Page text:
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By Paul Liam

African writers in the diaspora have for decades attempted to highlight the social imbalances in the relations between Africans and Europeans in their writings. Racial subjugation and dislocation form the larger experiences of African immigrants in Western societies; thus, diaspora narratives are often entangled in the mesh of inequality with adverse socioeconomic implications for the immigrants. These representations are situated within the larger postcolonial discourse which evaluates the relations between the former colonizers and the erstwhile colonized peoples of the Global South. These relations, strained by historical antecedents offer introspective insight into the nature of the differences that define the experiences of black people around the world. While African diaspora writers have fictionalized the various faces of racism in the United States of America, the United Kingdom, France, Germany, Italy, etc., not many African writers have problematized the crude racism in Australia. It is therefore on this premise that Wole Akosile’s novel, “Real Men Don’t Do Therapy: A Portrait of a Beautiful Disaster” (2024) provides a refreshing perspective on racism in Australia not only as a subject of postcolonial discourse but stretches the conversation to cover an uncommon subject such as the implications of racism on the mental health of African immigrants which has not been given adequate textual representation.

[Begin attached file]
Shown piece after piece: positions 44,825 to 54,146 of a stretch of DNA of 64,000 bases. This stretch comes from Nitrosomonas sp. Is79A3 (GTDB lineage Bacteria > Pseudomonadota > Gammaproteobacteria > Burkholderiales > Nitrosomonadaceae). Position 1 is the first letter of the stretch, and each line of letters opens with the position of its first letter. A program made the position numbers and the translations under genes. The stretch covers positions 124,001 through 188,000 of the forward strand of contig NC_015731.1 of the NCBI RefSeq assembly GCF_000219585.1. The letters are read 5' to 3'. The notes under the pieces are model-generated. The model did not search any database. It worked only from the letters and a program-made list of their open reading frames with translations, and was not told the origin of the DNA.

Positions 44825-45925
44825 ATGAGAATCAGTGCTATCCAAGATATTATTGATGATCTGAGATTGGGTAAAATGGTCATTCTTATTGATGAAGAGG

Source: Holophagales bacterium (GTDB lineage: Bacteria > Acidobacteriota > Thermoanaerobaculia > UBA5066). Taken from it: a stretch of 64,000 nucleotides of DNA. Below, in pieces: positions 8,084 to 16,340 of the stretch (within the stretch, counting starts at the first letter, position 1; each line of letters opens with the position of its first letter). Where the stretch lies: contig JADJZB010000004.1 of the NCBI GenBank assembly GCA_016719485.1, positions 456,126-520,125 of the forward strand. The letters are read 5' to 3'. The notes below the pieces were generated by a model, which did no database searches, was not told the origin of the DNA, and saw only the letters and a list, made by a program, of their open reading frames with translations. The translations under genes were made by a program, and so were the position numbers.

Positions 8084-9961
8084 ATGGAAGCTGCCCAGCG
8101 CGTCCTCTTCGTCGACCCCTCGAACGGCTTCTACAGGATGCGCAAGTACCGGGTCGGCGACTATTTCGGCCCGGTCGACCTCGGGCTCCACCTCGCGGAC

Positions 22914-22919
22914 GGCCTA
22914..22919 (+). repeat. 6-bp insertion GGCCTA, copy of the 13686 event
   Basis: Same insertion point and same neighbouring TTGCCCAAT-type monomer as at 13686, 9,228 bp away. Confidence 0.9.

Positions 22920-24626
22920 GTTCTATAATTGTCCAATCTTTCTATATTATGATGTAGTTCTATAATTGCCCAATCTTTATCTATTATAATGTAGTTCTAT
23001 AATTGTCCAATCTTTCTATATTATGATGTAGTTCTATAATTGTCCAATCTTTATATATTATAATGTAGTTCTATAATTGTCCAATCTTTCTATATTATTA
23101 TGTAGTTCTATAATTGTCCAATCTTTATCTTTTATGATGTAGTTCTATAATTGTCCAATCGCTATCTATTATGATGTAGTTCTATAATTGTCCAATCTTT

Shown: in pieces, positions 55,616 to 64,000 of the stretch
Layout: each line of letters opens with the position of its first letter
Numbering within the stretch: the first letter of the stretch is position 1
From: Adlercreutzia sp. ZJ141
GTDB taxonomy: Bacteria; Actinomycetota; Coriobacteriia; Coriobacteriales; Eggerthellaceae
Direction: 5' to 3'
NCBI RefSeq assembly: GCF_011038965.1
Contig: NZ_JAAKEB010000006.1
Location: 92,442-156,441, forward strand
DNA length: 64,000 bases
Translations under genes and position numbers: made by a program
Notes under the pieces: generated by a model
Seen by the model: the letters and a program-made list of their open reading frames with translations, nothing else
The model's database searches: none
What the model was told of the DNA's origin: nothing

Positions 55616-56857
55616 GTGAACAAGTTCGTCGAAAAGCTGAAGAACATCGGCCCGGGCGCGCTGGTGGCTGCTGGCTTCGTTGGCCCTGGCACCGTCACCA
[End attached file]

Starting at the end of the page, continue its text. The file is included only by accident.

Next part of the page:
Real Men Don’t Do Therapy: A Portrait of a Beautiful Disaster x-rays the burden of being black and living in Australia. It is a polemic depiction of the often-unspoken consequence of racism on black people such as the psychological dislodgement they endure living in a white-dominated country. The prose of this book beautifully captures a sense of melancholy, offering a graceful exploration of challenging themes. The novel’s enchanting narration chronicles the life of Femi, a Nigerian immigrant living in Brisbane, Australia whose encounters with racism cause him to question his sanity and the world around him. With a master’s degree in information technology, Femi works in the storage department of a hardware store pending when he will find a job befitting his academic achievement. He develops anxiety disorder after watching a television broadcast in which a minister makes racist remarks about Australia having a black gang problem.